Joshua Liberman has a warning for those who have their heads—and business applications—in the clouds. If cloud services or the connectivity to them are down, then so are your users. And since either a service or broadband failure alone can bring productivity to a halt, the perceived availability rate even for well-managed cloud offerings can effectively be 99 percent or less. That translates to days of downtime a year.
“That will improve. It’s already dramatically better. But it’s not a utility. It’s not anywhere near that reliable,” says Liberman, president of system builder and network integrator Net Sciences Inc., based in Albuquerque, N.M.
Even if a public cloud computing solution delivers the 99.9 percent, or “three nines,” availability it promises in its service-level agreement, a typical user can expect 8.76 hours of downtime a year. Murphy’s Law ensures that outage will occur precisely when a deadline looms.
What, then, can channel pros do to help customers keep the cloud-based systems their clients rely on continuously up and running?
Benchmarking and Monitoring
Straightforward solutions exist for some aspects of the problem. For example, deploying multiple circuits can significantly reduce a company’s exposure to connectivity failures. That strategy comes with important caveats, however. First, it’s only feasible in areas with access to multiple broadband options.
Second, redundancy alone won’t solve your clients’ connectivity issues. Download and upload speeds, as well as how many users share the same bandwidth, are important factors too. A limiting transfer rate that is too low in relation to the amount of data being moved can effectively render a cloud-based application too sluggish to be useful.
As for safeguarding customers from cloud service failures, Liberman’s advice is to evaluate service providers primarily on their performance and track record rather than price. Those variables are better at indicating the likelihood that a provider will be around in the future, Liberman says, and if a provider goes out of business the availability of its services will be no nines at all.
Cloud provider performance information, along with a range of other metrics, is available from cloud benchmarking services such as CloudHarmony, from the Monarch Beach, Calif. company of the same name, and Detroit-based Compuware Corp.’s CloudSleuth. CloudHarmony, for example, collects and publishes roughly a hundred metrics from several dozen cloud providers.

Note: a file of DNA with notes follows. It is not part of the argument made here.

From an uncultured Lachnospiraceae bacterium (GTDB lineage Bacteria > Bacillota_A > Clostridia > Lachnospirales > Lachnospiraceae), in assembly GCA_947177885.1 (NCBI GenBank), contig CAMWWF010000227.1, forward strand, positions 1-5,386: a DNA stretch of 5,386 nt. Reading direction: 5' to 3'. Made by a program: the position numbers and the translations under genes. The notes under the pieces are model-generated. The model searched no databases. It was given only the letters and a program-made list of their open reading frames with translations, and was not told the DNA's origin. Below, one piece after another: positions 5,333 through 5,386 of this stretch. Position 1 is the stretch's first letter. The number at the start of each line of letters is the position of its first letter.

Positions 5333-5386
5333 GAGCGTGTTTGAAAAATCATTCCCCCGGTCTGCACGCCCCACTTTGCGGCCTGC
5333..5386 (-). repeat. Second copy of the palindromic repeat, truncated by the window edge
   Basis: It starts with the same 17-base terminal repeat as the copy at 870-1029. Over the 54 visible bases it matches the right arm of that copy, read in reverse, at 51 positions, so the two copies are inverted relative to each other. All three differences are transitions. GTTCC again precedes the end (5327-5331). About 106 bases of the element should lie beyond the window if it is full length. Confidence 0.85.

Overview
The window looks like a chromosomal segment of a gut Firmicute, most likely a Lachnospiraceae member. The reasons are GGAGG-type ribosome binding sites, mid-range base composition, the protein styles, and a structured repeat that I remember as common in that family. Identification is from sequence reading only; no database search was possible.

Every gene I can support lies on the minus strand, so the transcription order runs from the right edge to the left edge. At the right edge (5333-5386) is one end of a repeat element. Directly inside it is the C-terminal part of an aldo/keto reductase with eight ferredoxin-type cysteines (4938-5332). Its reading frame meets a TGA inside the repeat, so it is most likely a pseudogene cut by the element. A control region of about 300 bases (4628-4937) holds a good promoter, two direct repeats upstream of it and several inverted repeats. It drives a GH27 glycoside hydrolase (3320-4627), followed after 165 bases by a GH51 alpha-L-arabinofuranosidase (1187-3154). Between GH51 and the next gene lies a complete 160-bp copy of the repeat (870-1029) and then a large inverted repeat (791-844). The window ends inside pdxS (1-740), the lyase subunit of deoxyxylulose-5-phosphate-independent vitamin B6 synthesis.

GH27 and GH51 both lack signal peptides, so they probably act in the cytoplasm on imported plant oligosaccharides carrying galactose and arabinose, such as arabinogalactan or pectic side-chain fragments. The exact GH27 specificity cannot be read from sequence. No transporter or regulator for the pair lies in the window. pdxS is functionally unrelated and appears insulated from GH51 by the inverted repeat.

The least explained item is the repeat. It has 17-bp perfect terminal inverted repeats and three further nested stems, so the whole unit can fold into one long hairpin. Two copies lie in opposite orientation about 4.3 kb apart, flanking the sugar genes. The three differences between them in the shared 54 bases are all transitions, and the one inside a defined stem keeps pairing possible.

Nasuni Corp., which makes next-generation enterprise storage solutions combining local and cloud-based repositories, is a good source of storage-related performance data. The Natick, Mass.-based company stress-tests cloud storage services for file reading and writing speeds, response time, and availability, and makes the results available on its website.
“We are saying, ‘Here are the component makers and here is how they rank in the market, according to the use cases that you need,’” says Andres Rodriguez, Nasuni’s CEO. “If you need it for deep archiving, all of these vendors are fine. If you need it for high-performance data synchronization, the list narrows.”
Cloud monitoring services can be helpful in measuring performance too. For example, myCloudWatcher, of Granite Bay, Calif., gathers data at regular intervals from multiple monitoring points. Drawing on those figures, technicians can not only gauge a cloud service’s availability, but also track transaction times for tasks like completing a purchase on an e-commerce site.
Still, even a service provider with excellent performance specs can experience service failures. While the overall failure rate of the service as a whole may be low, there could still be a dozen or more physical server failures each month, notes James Staten, a vice president and principal analyst with Forrester Research Inc. That can be a problem for organizations with just one instance of an application that happens to be running on an unlucky machine.
To counteract that danger, Staten recommends utilizing multiple application instances and dispersing them geographically. Most large public clouds are composed of multiple independent zones, he notes. “Customers that want to be protected against a zone-wide outage, which is a major effect, need to make sure that they’re spread across multiple zones,” Staten says.
In addition, make sure the cloud service providers you do business with offer rolling updates, advises Joe Brown, president of Accelera Solutions Inc., of Fairfax, Va. This allows technicians to take down component instances one at a time, patch them, and then bring them back online, thereby eliminating what would otherwise be maintenance-related downtime. “You’re never taking the whole segment of the solution stack offline,” Brown notes.
Of course, even businesses with multiple instances supported by rolling updates are vulnerable to partial service failures, like when an application instance on a heavily loaded server is functional but operating at glacial speeds. Launching multiple application instances and then killing the slowest of them is one possible response. Caching instances in memory can help as well, especially if you use multiple host machines.
Liberman cites another effective way to prevent cloud service outages from impacting your clients: Avoid using the cloud for applications that demand nonstop uptime. His firm, for example, relies on the cloud chiefly for tasks like archiving that usually aren’t time critical.
And when all else fails, Liberman adds, consider using a less intuitive strategy for minimizing cloud service downtime: Go local. The cloud-based archiving service he uses is located miles away from Net Sciences’ home office, so if something goes wrong and a terabyte of data has to be replaced quickly, he can always turn to a solution that works regardless of bandwidth limitations and connectivity failures.
“You can drive across town and pick up a drive,” Liberman says.